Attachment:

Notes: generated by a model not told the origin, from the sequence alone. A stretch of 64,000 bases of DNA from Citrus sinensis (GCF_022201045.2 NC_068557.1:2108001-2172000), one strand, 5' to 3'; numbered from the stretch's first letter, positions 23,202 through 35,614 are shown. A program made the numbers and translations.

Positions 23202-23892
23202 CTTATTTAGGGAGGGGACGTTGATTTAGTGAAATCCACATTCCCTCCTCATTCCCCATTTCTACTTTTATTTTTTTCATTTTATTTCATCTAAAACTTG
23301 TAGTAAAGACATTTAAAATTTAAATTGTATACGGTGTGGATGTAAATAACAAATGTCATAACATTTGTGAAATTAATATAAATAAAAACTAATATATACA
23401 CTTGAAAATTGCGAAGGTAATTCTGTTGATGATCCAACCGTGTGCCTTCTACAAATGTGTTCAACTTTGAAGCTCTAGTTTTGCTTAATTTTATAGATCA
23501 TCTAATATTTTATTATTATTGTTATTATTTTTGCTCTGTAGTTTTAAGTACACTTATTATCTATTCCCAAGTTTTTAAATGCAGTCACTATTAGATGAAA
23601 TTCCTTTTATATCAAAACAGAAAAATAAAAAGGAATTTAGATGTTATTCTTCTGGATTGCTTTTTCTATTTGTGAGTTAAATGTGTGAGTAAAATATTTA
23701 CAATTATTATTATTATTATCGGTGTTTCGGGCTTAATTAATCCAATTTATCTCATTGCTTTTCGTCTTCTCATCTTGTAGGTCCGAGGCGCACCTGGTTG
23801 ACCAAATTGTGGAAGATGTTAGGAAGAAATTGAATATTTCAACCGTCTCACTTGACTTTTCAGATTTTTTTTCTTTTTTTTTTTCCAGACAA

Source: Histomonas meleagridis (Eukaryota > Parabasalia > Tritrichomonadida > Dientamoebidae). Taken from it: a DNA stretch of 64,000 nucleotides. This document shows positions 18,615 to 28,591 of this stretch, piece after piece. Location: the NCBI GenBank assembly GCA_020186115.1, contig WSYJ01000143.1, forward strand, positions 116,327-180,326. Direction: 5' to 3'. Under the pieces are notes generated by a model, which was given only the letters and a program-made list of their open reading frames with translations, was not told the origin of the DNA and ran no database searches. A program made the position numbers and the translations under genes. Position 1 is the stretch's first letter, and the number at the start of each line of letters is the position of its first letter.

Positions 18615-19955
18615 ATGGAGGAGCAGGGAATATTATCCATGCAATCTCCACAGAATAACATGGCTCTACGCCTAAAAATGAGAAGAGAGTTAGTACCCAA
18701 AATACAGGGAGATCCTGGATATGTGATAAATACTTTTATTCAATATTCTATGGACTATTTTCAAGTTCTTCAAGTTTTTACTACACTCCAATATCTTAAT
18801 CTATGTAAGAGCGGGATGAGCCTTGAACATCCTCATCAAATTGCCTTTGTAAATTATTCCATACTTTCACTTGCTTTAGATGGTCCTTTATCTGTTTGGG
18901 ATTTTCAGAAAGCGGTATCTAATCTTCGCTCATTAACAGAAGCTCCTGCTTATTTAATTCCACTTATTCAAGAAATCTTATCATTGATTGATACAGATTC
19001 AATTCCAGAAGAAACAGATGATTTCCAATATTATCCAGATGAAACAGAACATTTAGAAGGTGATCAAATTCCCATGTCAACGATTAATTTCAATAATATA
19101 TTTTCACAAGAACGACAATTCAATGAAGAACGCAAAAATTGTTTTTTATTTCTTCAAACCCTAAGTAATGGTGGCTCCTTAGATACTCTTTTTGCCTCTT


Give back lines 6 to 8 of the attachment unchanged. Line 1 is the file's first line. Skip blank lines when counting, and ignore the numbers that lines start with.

23501 TCTAATATTTTATTATTATTGTTATTATTTTTGCTCTGTAGTTTTAAGTACACTTATTATCTATTCCCAAGTTTTTAAATGCAGTCACTATTAGATGAAA
23601 TTCCTTTTATATCAAAACAGAAAAATAAAAAGGAATTTAGATGTTATTCTTCTGGATTGCTTTTTCTATTTGTGAGTTAAATGTGTGAGTAAAATATTTA
23701 CAATTATTATTATTATTATCGGTGTTTCGGGCTTAATTAATCCAATTTATCTCATTGCTTTTCGTCTTCTCATCTTGTAGGTCCGAGGCGCACCTGGTTG